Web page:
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We won’t allow you to peddle lies to confuse Ghanaians, Oppong Nkrumah tells NDC

The Information Minister wants the opposition National Democratic Congress to desist, as matter of urgency, from deceiving Ghanaians

Kojo Oppong Nkrumah, the Minister of Information, has said that the government will not allow the opposition National Democratic Congress (NDC) to further peddle lies to court the sympathy of Ghanaians in the lead-up to the 7 December elections.

He was speaking to the host of The Asaase Breakfast Show, Kojo Mensah, on Wednesday (28 October) after the International Monetary Fund denied reports that Ghana had been readmitted to the Heavily Indebted Poor Countries (HIPC) initiative, which it exited 16 years ago.

“You will recall that a couple of weeks ago, we announced that as a government we were aware of efforts by the opposition to begin a process of churning out falsehood and false narrative with the hope of hoodwinking Ghanaians,” Oppong Nkrumah said.

“Unlike what happened in 2008, where a lot of these false narratives and falsehoods were allowed to gain traction ahead of the election, we will not countenance the publication of falsehood to confuse the Ghanaian public,” he said.

The Information Minister wants the NDC to desist from such practices as matter of urgency.

An oppostion with form

Nkrumah recounted six instances in which the main opposition party made major statements on Ghana’s economy which turned out to be false.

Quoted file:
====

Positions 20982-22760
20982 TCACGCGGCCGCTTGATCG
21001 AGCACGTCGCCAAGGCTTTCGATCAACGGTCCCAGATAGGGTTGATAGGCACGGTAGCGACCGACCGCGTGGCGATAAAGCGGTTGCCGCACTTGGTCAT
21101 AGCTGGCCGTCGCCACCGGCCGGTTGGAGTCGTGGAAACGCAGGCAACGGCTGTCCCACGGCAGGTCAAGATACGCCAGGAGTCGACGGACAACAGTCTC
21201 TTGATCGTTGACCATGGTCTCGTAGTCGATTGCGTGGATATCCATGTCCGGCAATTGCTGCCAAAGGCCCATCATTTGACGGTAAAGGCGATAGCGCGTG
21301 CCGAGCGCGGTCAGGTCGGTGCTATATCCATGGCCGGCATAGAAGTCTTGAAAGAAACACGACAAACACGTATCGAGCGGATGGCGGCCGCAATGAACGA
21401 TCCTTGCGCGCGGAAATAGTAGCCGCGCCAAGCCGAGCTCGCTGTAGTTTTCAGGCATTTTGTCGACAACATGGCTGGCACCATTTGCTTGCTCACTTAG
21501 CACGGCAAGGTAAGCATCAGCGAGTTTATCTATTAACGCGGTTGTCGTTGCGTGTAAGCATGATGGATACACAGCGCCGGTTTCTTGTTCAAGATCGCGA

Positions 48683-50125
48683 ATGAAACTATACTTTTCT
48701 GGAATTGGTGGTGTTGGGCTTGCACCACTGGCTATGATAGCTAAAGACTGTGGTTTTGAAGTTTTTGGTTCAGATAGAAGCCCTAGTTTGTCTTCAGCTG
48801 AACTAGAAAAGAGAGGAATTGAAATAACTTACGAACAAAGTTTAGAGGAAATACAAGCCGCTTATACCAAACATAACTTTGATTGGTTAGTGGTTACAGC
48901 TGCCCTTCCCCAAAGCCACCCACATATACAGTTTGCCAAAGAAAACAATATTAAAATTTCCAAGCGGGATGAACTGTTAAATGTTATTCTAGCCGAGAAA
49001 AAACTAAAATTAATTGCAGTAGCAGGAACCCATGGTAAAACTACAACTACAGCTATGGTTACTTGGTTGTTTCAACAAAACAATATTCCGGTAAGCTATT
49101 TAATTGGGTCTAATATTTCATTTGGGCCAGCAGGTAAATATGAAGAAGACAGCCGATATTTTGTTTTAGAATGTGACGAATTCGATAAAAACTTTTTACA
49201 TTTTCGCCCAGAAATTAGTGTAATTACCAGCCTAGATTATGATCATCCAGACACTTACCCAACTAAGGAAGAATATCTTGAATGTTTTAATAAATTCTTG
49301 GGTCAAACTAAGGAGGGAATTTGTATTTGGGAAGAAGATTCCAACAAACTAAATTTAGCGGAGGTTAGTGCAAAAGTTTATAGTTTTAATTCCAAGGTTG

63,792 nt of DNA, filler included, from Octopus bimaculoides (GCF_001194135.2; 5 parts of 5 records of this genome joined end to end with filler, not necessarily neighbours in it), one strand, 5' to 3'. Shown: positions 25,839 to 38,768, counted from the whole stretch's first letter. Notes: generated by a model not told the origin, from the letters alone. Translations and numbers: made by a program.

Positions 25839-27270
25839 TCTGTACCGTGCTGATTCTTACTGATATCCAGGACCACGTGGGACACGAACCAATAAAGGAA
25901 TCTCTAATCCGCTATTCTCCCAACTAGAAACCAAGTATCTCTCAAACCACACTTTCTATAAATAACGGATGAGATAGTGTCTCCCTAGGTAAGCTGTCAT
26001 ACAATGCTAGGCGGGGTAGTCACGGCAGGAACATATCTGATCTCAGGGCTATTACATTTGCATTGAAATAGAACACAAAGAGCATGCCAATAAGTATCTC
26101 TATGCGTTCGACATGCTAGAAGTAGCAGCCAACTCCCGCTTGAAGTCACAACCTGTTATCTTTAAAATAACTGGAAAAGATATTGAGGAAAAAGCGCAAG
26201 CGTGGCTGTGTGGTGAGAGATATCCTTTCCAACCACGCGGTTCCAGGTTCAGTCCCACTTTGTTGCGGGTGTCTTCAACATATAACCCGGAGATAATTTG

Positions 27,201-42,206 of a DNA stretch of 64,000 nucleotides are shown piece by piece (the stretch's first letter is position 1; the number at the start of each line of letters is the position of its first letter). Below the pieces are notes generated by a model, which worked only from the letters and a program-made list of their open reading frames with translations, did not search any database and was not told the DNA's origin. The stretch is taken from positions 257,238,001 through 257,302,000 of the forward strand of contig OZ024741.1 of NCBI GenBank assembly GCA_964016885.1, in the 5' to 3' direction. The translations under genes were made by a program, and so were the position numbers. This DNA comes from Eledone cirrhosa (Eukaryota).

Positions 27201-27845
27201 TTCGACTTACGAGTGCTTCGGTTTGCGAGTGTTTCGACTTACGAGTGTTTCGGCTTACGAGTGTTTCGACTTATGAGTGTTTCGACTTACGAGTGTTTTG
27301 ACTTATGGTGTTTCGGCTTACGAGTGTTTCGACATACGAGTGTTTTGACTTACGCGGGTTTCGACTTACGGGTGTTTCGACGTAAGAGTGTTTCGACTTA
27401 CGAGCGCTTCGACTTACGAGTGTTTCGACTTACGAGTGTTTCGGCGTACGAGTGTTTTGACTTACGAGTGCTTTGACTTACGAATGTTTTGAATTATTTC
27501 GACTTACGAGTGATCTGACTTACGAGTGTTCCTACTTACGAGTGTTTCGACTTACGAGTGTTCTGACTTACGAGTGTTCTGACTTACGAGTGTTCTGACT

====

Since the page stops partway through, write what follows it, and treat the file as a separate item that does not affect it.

He listed them as follows:

  1. When the then finance minister, Kwabena Duffuor, gave false information to the World Bank and the IMF which led to the country being fined around 2002.
  2. When the Minister for Finance, Ken Ofori-Atta, led the government of Ghana to do the €2.2 million transaction with the assistance of the global investment firm Franklin Templeton. The NDC said there was a conflict of interest involving an individual called Franklin Templeton, so the US Securities and Exchange Commission should investigate him. The claims were found to be false.
  3. When Ghana embarked on the Sinohydro transaction, the NDC claimed that the government was miscategorising the transaction as a barter agreement rather than a loan. The party wrote to the IMF to demand that the Fund block the transaction. Its request was denied.
  4. The NDC accused the Government of Ghana of presenting cooked figures to the IMF relating to the fiscal deficit and a different set of figures to Ghanaians. Again the IMF denied this.
  5. John Dramani Mahama, the NDC flagbearer for this year’s election, alleged that the IMF had a new method of calculation which demands that whenever Parliament approves a loan, that loan must be added to a country’s debt stock. The claim proved false.
  6. The NDC is claiming that Ghana is back on the International Monetary Fund/World Bank list of heavily indebted poor countries (HIPC). In reality, Ghana is a newly minted middle-income economy.

Nkrumah argued that the NDC’s recurrent peddling of falsehoods has potentially negative consequences for the economy and government’s attempts to raise funds globally.

Fred Dzakpata       

Asaase Radio 99.5 – tune in or log on to broadcasts online.
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